If a Norwegian coastline or Arctic cruise is on your travel bucket list, 2016 maybe the year to book it. Norway-based exploration and adventure cruise line Hurtigruten will fully renovate four of its ships with a “modern Scandinavian design” next year.
All four of the company’s mid-1990s-built ships are being upgraded with new interiors and furnishings reflecting the scenery of “the world’s most beautiful voyage,” so named by several leading publications when describing Norway’s fjord-indented west coast. The work will be done at the Norwegian shipyard Fosen Yards.
The ships will be rotated through the shipyard with work expected to take a little over three weeks for each of the vessels: the MS Polarlys (completed by Feb. 2); MS Kong Harald (Feb. 7); MS Nordkapp (April 19); and MS Nordnorge (Nov. 18). The new MS Spitsbergen, undergoing a more major upgrade to fit in with the current fleet, will launch in the spring.
Hurtigruten sails to the most remote of destinations – Antarctica, Spitsbergen, Greenland and Iceland – as well as year-round along Norway’s coast. The company’s fleet of intimate ships, each of which carry 100 to 646 guests, allows travelers to enjoy the scenery and culture of the destination in a relaxed atmosphere.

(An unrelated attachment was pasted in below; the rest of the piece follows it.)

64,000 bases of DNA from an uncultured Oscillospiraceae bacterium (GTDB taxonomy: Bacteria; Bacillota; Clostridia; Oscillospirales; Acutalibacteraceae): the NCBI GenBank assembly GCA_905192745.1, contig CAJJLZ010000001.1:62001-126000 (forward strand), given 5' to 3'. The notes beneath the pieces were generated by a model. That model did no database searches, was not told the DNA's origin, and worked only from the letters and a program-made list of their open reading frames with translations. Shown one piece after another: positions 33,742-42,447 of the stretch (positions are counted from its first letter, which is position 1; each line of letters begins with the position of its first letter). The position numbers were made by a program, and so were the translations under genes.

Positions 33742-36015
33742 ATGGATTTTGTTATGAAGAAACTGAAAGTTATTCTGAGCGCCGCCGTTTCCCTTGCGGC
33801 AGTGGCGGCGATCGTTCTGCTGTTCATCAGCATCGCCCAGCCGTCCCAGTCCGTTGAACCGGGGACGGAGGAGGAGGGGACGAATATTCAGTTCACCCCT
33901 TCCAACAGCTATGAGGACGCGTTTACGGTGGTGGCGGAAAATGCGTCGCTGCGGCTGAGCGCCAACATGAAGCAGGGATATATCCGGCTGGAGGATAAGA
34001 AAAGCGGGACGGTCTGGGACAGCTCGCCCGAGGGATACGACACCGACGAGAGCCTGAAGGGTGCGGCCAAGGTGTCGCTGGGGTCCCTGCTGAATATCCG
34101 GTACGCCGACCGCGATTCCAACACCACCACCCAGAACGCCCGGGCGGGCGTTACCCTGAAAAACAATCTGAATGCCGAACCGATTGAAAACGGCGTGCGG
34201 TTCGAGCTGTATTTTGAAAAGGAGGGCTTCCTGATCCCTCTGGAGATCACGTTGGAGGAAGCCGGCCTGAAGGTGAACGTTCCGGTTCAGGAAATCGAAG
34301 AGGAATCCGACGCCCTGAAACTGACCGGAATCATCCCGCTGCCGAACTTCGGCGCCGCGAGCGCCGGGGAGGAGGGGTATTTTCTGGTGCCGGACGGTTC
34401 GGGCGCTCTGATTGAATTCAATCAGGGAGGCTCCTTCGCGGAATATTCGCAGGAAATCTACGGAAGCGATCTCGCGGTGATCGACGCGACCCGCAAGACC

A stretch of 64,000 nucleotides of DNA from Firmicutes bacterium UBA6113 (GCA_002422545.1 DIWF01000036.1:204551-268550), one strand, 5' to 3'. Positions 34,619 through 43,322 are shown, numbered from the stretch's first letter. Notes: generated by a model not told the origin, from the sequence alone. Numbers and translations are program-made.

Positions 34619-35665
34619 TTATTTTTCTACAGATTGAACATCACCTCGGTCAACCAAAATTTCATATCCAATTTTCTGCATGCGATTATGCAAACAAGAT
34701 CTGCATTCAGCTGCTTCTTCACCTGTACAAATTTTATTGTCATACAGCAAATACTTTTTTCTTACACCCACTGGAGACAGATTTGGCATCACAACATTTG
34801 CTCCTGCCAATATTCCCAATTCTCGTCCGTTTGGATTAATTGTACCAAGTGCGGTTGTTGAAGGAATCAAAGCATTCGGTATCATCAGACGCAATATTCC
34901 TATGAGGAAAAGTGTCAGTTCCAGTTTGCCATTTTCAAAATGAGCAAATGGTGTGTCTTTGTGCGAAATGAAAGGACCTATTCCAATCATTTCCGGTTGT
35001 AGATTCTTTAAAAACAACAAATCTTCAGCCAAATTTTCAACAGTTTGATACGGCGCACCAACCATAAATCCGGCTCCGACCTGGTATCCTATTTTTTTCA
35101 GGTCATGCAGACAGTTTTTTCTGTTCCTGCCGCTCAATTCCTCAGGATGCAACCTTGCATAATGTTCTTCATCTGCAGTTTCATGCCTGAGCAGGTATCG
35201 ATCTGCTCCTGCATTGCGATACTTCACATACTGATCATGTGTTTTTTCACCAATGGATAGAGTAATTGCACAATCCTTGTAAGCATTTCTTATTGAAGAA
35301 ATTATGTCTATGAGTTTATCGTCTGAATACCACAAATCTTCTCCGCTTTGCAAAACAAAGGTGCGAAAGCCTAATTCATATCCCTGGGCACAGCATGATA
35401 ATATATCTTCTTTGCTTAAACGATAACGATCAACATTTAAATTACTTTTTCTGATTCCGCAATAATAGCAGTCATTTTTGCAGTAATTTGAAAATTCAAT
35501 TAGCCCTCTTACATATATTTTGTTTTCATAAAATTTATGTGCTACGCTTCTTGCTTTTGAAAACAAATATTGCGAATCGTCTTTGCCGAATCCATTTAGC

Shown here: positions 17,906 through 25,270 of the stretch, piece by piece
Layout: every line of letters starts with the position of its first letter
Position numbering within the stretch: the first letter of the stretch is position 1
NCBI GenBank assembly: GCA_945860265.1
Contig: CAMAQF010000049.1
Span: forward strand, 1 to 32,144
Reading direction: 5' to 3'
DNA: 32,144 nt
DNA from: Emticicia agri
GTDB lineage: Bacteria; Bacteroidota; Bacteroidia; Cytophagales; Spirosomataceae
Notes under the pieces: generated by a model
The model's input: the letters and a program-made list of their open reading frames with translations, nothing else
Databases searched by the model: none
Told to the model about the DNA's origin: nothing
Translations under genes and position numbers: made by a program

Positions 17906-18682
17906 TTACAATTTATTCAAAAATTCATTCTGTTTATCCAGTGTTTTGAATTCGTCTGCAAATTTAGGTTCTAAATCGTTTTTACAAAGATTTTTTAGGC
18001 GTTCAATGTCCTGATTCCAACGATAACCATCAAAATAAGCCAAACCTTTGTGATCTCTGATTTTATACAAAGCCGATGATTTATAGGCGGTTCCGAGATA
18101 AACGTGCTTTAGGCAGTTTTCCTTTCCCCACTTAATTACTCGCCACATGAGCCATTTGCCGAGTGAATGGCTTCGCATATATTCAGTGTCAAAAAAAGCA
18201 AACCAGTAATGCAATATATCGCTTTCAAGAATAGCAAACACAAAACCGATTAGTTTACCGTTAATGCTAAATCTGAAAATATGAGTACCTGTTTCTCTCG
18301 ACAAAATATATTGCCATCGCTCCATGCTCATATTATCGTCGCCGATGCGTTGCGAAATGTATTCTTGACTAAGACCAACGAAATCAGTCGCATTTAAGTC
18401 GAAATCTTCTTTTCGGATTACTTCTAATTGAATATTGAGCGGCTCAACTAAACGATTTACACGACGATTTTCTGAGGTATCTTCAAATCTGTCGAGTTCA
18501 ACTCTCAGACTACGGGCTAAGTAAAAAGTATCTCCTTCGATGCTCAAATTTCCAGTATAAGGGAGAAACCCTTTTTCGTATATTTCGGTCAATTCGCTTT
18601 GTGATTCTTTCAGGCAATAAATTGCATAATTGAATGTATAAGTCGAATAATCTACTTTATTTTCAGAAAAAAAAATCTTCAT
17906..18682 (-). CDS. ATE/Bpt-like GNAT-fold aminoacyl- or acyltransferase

Established more than 120 years ago to serve as a lifeline for the cities, towns and villages along the Norway coast, the pioneer explorer company has been a leader in the fast growing global adventure cruise tourism market. “As we continue to reinvent the Hurtigruten experience by combining tradition, innovation and sustainability, our ship upgrades aim to ensure our position as an innovator and leading force in nature-based explorer travels in polar waters,” says Hurtigruten CEO Daniel Skjeldam.
The updated look for these ships has been named New Arctic Interior and will reflect the coastal landscapes in “a stylish and yet unpretentious manner.” All of the ship’s common areas, reception foyers, cafes and bistro areas and the aft deck will be renovated. The colors will be earthy and derived from the coast and the sea, while making use of many natural materials, such as wood, slate and leather. Designs and shapes are expected to bear a resemblance to those found in nature – such as the flow of the waves or the strength of the majestic fjords.
In addition, the ongoing transformation of the restaurants and the food served will continue. With more than 100,000 foreign guests sailing annually, Hurtigruten has partnered with dozens of local food suppliers to develop the Coastal Kitchen concept. With seasonal ingredients, often harvested the same day, guests are able to enjoy the freshest and best Norwegian food available.